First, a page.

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Stress -

UNDERSTANDING AND DEALING WITH EVERYDAY STRESSby William G. Schlake Stress is an abnormal condition that disrupts the normalfunctions of the body or mind. No two people are affected inexactly the same way, or to the same degree, but most peopleliving in our highly industrialized society suffer from itseffects at one or more times during their lives. Symptoms rangefrom mind headaches, occasional bouts of insomnia, overallrestlessness, digestive problems, irritable bowel syndrome,constipation and diarrhea, and abdominal pain.
SELECTED LIFE EVENTS THAT CAN BRING ON STRESS: Death of Spouse.
Death of a close family member.
Death of a close friend.
Major personal injury, illness or pregnancy.
Sexual molestation, drug abuse.
Major change in the health or behavior of a family member.
Gaining or losing a new family member.
Sexual difficulties.
Marital separation from mate.
Marriage, marital reconciliation, divorce.
Arguments with spouse, family members, friends, co-workers.
Changes in sleeping habits or change in part of day when asleep.
Vacations, Major holidays. In-law troubles.
Financing major purchases.
Beginning or ceasing formal schooling.
Change in usual type and or amount of recreation.
Change in outside social activities, religions, etc.
Major change in eating habits, Iiving conditions, moving.
Spouse beginning or ceasing work outside the home.
Changing to a different line of work.
Major change in responsibilities at work.
Changes in working hours or conditions.
Troubles with the boss.
Being fired at work.
Starting a new job or career.
Retirement from work.
Business readjustment, changes in financial condition.
Minor violations of the law (e.g., traffic tickets, disturbingthe peace, etc.)Detention in jail or other institution.
Dealing With Work Related Stress Examples that can cause work related stress are trying to gettoo much work done in too little time, cutting corners orotherwise taking chances that may put you, or someone else atrisk, and trying to get along with superiors and co-workers.
Everybody has days when there simply seems there's too much workto get done. Trying to get everything done by yourself can bringon stress. Some people try and deal with the pressure bydelegating certain jobs to others. If you can unburden yourselfand not worry about when and how the work gets done, if you canput full faith and trust in co-workers or subordinates it can bean effective escape valve. Trouble is, most people can't let go.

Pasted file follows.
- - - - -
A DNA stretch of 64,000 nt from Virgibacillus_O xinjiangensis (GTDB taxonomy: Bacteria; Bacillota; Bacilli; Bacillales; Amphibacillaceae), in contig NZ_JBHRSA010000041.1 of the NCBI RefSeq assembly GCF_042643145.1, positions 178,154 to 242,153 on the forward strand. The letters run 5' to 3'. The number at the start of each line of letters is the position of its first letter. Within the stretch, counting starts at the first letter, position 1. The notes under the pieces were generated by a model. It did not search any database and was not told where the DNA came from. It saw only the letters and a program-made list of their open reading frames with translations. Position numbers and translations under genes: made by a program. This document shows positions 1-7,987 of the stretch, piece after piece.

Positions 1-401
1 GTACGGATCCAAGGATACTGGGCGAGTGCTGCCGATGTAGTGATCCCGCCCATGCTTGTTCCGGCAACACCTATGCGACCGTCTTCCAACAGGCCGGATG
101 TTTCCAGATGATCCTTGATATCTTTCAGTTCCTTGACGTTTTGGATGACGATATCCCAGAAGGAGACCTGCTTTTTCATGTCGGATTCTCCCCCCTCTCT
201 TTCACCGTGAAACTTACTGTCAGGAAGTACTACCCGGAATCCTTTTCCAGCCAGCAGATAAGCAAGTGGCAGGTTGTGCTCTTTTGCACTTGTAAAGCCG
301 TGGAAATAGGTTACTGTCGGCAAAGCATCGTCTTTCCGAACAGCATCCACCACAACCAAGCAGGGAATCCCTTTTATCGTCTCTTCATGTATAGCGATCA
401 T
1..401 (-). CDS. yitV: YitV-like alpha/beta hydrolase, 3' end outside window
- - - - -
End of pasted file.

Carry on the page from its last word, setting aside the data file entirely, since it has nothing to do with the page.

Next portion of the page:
If you have the type of personality that demands to know howthings are going, chances are you're only increasing thepressure and stress on yourself by constantly worrying if thework is getting done or not.
To lessen stress you must either learn to trust others to getthe job done, or prioritize jobs to get rid of "what must bedone" first. Many people tend to "put off" the difficult jobsthey hate to do until the last possible minute. Of course, thisonly makes it all the more difficult and stressful when youfinally get around to doing what you should have done earlier.
When you feel the "walls closing in on you" if possible, take abreak. Many people in trying to relax actually kick their bodiesinto overdrive by using their break time to either get anicotine or caffeine fix. Instead of calming you down, bothsubstances being stimulants speed up your body processes. Youmay think you're relaxing, but your blood pressure and heart areworking harder.
Instead of coffee or cigarettes try a brief chat with friends, ashort leisurely walk, even just looking out the window for a few minutes. Never take breaks, or eat lunch at your work station.
The point of a break is to get away from whatever work you'redoing. You can't get your mind off your work if you're chainedto your work area.
Getting along with your co-workers and the boss can be more thana sore point. It can be something you learn to put up with, orit can turn into a festering wound that only gets worse withtime. If you're having problems, get them out in the open. Mostmanagers today at least have some training in dealing withpersonal problems. If you can't clear the air or have triedusing all the company procedures to resolve a grievance, and youno longer enjoy your job, hate to go to work in the morning, orfeel that the pressure is getting to be too much, it may be timeto seriously consider a change.
Anyone who's ever been stuck in a major traffic jam probably hasseen the darker side of many people's personalities. It seemseveryone is always in a hurry to either get, or go somewhere,and never seem to allow enough time for the everyday problemsthat are bound to crop up from time to time.
Banging on the steering wheel, laying on the horn, givingsomeone the "finger," or shooting a string of obscenities isonly reacting to something that has already happened. You can'tmake the guy in front of you go any faster, or prevent someonefrom cutting you off. Accidents, road repairs, and just plainheavy traffic happens. Learn to deal with it or don't drive. Ifyou must, at least change your route from time to time. Alwaysallow plenty of time, and try and make all trips as pleasant aspossible. You may not realize it, but how you act on your way towork, or on your way home will have either a positive ornegative impact. Accept the fact that it's something you justhave to get through so you may as well try and make the best ofit.